Research and Academic Relations Policy
Academic exchange is a pillar of international cultural and educational policy. In its implementation, key partners of the Federal Foreign Office are the German Academic Exchange Service (DAAD), the Alexander von Humboldt Foundation, and the German Archaeological Institute (DAI), along with the foundations of the political parties with an international focus. The Research and Academic Relations Initiative has extended its range of proven instruments since 2009 and expanded them to include new strategies. Thus, worldwide, five German Houses of Research and Innovation (DWIH) in Moscow, New Delhi, New York, São Paulo, and Tokyo promote scientific collaboration with Germany. In September 2020 the DAAD announced the planned opening of another branch in San Francisco. The DWIHs are a unique model worldwide and don the role of showcasing Germany as a centre of research and innovation.
Furthermore, since 2009 the German Academic Exchange Service has funded the work of five new Centres of Excellence in Russia, Thailand, Chile, and Colombia: these network hundreds of international scientists with German research and train young academics to the highest standards. In Sub-Saharan Africa ten expert centres have also been established since 2008 that symbolise new research capacities and an improved quality of education.
Strengthening academic freedom
A major focal point of the German foreign cultural and education policy in times of crisis and in conflict regions, as well as in transition countries, is to enable access to education and research and thus create scientific and academic prospects. With this complex commitment, there are hopes that cooperation in research and higher education can pave the way for political understanding, and that crisis prevention and crisis management can therefore frequently be made possible.
The numerous crises and conflicts the world has seen in the most recent past result in young people being denied education, and academic freedom coming under ever greater pressure. In response to this, the Federal Foreign Office funds the Alexander von Humboldt Foundation’s Philipp Schwartz Initiative, which enables threatened researchers to work in Germany. And in 2014 the German Academic Exchange Service teamed up with the Federal Foreign Office to launch the “Leadership for Syria” programme, which ensured 221 Syrian scholarship holders could study in Germany and graduate. Moreover, the Federal Foreign Office promotes Sur-Place scholarship programmes for refugees in first host countries. Particularly worthy of mention in this context is the Albert Einstein German Academic Refugee Initiative (DAFI), which is run by the Federal Foreign Office together with the United Nations High Commission for Refugees (UNHCR); there are also additional Sur-Place scholarships available through the DAAD.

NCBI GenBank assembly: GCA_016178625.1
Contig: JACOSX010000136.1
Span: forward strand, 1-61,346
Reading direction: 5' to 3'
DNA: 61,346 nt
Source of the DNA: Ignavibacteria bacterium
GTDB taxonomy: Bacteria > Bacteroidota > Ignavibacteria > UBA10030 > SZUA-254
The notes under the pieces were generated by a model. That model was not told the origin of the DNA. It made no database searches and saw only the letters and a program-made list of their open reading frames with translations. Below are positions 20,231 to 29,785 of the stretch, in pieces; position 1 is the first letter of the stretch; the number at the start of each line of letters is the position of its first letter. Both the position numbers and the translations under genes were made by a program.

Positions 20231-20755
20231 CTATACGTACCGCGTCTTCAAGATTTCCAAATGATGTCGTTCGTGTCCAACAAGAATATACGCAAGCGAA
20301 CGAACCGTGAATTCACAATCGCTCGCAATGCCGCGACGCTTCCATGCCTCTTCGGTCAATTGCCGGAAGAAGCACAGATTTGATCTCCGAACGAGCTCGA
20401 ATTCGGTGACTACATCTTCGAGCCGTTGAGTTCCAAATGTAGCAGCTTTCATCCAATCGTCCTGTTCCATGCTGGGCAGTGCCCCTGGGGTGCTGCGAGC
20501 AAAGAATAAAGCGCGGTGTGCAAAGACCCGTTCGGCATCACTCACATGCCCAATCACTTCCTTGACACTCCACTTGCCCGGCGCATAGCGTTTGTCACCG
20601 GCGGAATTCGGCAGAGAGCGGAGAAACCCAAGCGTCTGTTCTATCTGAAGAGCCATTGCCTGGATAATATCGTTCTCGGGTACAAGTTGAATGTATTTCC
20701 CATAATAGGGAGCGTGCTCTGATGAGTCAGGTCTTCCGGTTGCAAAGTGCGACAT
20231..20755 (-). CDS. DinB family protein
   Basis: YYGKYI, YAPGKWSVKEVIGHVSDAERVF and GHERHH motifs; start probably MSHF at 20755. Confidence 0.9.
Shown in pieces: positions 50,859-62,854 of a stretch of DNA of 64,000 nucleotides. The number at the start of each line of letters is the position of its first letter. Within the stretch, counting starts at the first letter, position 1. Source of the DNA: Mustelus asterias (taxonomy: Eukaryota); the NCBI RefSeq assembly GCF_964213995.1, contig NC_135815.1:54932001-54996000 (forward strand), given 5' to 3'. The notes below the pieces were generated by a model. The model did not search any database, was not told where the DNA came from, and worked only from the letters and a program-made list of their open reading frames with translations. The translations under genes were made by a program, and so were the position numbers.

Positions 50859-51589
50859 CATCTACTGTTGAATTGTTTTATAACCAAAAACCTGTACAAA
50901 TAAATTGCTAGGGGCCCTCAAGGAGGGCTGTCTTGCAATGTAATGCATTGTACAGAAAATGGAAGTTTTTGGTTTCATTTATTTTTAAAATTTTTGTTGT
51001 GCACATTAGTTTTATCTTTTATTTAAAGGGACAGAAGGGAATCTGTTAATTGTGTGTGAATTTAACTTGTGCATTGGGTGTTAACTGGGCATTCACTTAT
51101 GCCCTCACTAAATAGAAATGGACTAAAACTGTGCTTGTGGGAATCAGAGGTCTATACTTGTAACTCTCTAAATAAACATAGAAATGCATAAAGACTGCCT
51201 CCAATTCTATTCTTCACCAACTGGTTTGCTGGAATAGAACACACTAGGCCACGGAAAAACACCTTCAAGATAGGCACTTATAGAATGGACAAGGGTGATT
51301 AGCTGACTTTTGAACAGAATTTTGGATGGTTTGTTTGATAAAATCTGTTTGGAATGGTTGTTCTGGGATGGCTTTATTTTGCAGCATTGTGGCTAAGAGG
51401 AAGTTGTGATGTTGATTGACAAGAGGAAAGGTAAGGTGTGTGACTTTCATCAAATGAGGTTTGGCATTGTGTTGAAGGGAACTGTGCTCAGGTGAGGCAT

Engagement for “Good Governance”
German educational and academic institutions thus create prospects and keep access open where university and research policy conditions are otherwise tough. The DAAD has also teamed up with the German Federal Ministry of Education and Research to launch the “Integra – Integration of Refugees into Vocational Studies” and “Welcome – Students Support Refugees” programmes.
Since 2011 Germany has conducted a transformation partnership with several Arab countries. The idea is to support reform efforts at Arab universities through cooperation projects with German higher education institutions. Moreover, the numerous “Good Governance” programmes aimed at future leaders in crisis regions worldwide constitute a particularly important field.
Partnership with Africa
Africa also plays an increasingly important role in research and academic relations. The Africa Strategy agreed by the Federal Ministry of Education and Research in 2018 strengthens collaboration with the region, primarily in the areas of climate, energy, nutrition and urbanisation. Through knowledge transfer and reinforcement of higher education, German and African partners aim to work together to find answers to pressing global questions. These include dealing with climate change and the fight against infectious diseases.
The corona pandemic has highlighted the need for international scientific cooperation once again. At the same time, it is prompting new ways of thinking with a view to shaping such exchange and speeding up existing developments in this area. Thus, key players like the DAAD are working to find alternatives to the growth of mobility. In future, cooperation will have to take place via digital means much more than ever before.